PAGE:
A study published yesterday in the journal Science, in which a team of scientists led by Professor Gregoire Courtine at the Swiss Federal Institute of Technology used a combination of electrical stimulation, drug treatment and a training regime that encouraged active participation to restore voluntary control of movement in paralysed rats, has received widespread media coverage over the past 24 hours, including reports on the BBC website and ABC news.
If this sounds familiar than it should, as this breakthrough builds on a technique pioneered by Professor V. Reggie Edgerton of UCLA that we reported on last year which enabled a man who had been paralysed in a car accident to stand and take a few steps on a treadmill. Prof. Edgerton wrote an article for Speaking of Research on the importance of animal research to the development of electrostimulation to overcome paralysis.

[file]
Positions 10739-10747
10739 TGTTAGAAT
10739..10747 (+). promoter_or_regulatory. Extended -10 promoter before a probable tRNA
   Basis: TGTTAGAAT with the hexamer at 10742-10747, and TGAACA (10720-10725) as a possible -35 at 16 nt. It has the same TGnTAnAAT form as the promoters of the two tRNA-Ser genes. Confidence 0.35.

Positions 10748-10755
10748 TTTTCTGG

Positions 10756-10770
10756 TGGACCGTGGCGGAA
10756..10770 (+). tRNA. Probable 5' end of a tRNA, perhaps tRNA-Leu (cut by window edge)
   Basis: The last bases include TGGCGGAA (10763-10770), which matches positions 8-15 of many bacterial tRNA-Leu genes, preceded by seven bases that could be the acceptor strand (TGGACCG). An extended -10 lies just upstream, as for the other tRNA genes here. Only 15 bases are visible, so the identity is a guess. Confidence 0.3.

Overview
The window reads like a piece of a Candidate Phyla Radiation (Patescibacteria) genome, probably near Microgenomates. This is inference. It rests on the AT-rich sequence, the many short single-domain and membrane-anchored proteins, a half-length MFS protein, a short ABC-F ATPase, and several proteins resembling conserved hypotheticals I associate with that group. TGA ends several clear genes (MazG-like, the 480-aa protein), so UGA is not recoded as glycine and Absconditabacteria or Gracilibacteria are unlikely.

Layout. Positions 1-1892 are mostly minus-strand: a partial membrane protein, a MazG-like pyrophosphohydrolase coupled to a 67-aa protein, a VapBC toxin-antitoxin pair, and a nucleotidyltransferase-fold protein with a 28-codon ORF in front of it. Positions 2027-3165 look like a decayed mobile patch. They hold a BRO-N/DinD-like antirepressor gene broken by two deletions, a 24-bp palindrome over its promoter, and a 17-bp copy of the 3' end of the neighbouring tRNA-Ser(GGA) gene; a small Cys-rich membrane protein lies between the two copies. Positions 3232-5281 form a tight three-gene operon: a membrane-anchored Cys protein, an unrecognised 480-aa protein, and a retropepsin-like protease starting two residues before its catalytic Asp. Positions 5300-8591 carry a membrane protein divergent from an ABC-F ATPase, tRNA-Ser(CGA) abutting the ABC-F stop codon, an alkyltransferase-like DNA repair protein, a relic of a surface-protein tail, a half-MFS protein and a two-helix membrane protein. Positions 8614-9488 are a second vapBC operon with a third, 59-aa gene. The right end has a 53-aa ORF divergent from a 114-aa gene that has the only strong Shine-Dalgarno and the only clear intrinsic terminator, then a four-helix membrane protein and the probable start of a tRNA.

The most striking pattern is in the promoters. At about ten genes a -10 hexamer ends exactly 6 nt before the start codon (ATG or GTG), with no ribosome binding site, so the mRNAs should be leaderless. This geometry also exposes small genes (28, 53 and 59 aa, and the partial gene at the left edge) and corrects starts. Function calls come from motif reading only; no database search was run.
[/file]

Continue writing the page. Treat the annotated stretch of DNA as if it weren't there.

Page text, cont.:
The key difference between the earlier work and that published by the Swiss team is that whereas in the earlier animal and clinical studies undertaken by Prof. Edgerton there was no conscious control by the rat or human over movement, Prof. Courtine and colleagues devised a training program that allowed the rats to learn to exercise conscious control over the previously paralysed limbs, eventually allowing the rats to run and climb. In the video below Prof. Courtine discusses the important implications of his team’s work.
There is also an interview available as a podcast without subscription on the Science website in which Prof. Courtine discusses his work in more depth.
The importance of this study should not be underestimated, as it demonstrates that electrostimulation of the lower spinal cord has even greater potential to improve the lives of people with severe spinal cord injuries that was apparent in the earlier studies by Prof. Edgerton and colleagues, studies that were major medical breakthroughs in their own right.